The contents of the corporate-friendly Trans-Pacific Partnership, the centerpiece of President Barack Obama's trade agenda, will remain shrouded in secrecy after Sen. Orrin Hatch (R-Utah) on Thursday blocked legislation that would have increased transparency around the mammoth trade agreement involving 12 Pacific Rim countries.
Sens. Joe Manchin (a bill that would require the president to make the text of trade agreements available to the public before those agreements receive "expedited consideration"—or Fast Track authority—from Congress..) and Elizabeth Warren (D-Mass.) sponsored
The Fast Track bill currently working its way through Congress does require that any trade deal, such as TPP, be made public for 60 days before Congress votes on it.
However, even if lawmakers find specific problems in a deal, there would be little they could do to stop it because Fast Track allows no amendments and no filibusters—they may only vote yes or no.
As such, Fast Track opponents have pointed out, the transparency is rather meaningless.
"The Trade Transparency Act would ensure that the public, experts, and the press can engage in meaningful debate over the terms of trade deals before Congress reduces its ability to shape, amend, or block those deals," Warren said upon introducing the legislation on Tuesday. "Before Congress ties its hands on trade deals, the American people should be allowed to see for themselves whether these agreements are good for them."
The senators had hoped to pass their bill as an amendment to the Fast Track legislation, but it was clear after the Senate voted Thursday to end debate and advance the bill that they wouldn't get the chance. Instead, they tried to get consent from Hatch to vote on it separately. Hatch objected to moving the measure forward.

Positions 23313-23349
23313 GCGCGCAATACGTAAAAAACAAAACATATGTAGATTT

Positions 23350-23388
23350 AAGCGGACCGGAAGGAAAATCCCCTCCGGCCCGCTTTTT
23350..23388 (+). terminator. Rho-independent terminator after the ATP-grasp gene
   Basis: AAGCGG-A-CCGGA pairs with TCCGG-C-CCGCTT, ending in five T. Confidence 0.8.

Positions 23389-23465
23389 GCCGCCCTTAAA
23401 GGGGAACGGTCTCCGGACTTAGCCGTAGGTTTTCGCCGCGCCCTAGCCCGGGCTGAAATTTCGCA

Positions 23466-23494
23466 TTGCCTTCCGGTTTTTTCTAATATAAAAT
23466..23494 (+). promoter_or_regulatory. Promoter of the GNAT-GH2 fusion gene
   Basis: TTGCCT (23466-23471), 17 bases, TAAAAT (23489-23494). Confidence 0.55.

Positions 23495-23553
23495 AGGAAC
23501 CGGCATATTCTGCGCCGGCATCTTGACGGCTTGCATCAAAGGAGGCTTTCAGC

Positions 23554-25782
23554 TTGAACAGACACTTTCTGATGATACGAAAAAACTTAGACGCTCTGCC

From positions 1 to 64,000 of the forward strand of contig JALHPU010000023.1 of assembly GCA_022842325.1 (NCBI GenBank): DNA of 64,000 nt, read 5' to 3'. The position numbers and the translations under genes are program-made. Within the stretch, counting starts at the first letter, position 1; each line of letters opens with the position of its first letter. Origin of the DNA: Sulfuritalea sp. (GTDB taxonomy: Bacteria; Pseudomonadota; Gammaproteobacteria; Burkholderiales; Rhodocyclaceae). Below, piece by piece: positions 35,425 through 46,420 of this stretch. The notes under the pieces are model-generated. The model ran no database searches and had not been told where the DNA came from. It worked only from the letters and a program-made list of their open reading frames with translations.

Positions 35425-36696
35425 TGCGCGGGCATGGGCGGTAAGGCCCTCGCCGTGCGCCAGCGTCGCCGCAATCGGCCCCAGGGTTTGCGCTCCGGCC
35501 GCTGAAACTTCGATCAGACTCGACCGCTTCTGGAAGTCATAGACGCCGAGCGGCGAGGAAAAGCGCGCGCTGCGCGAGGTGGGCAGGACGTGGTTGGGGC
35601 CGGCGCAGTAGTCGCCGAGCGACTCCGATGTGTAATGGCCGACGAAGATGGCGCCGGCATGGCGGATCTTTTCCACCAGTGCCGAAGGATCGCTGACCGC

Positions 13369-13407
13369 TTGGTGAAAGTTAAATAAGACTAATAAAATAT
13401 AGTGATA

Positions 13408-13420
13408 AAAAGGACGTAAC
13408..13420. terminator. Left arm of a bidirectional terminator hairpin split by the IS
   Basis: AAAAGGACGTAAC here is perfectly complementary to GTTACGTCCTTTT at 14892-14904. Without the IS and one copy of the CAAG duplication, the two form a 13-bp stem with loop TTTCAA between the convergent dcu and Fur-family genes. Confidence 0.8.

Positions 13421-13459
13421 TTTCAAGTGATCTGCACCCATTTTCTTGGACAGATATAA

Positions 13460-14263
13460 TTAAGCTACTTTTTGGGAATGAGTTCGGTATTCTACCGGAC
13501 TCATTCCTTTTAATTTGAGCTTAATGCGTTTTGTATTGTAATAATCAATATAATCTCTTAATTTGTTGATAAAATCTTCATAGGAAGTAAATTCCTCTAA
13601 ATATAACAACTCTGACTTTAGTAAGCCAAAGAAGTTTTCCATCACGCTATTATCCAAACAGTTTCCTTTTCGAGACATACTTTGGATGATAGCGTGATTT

In response, the Huffington Post reports, Warren and Manchin "noted that although legislators are allowed to look at the text of the TPP in a secure room, they are only allowed to do so under restrictions that make it nearly impossible to understand what they are reading."
First, they can't bring expert staffers with them unless they have the right clearances, and the aides who have expertise in various relevant areas—for instance on the impacts on the environment or labor law—generally are not cleared.
Second, lawmakers can't record anything, or take any notes from the room.
"They'll give you a piece of paper if you want to take notes, but then you have to give them back the piece of paper," Warren said.
The legislators can't talk to anyone about what they've read, either.
Earlier this week, Ezra Klein wrote for Vox: "The impression of secrecy around the TPP has been a disaster for the administration. Nothing sounds worse than a secret trade deal. After all, if the deal were really so good, then surely the administration wouldn't be keeping it secret!"
And Thursday's Senate vote to end debate and move Fast Track forward without any amendments "erected another barrier to the popular input and pressure—and the responses of elected representatives to this input and pressure—that makes real the promise of democracy," John Nichols wrote at The Nation.
"If members of the House and Senate cannot check and balance executive branch choices that will define the economic future of the country, then the ability of the American people to petition for the redress of economic and social grievances and to have those grievances addressed by their elected representatives is severely undermined," he argued. "That is what is at stake with debates about whether to eliminate basic congressional oversight of trade deals."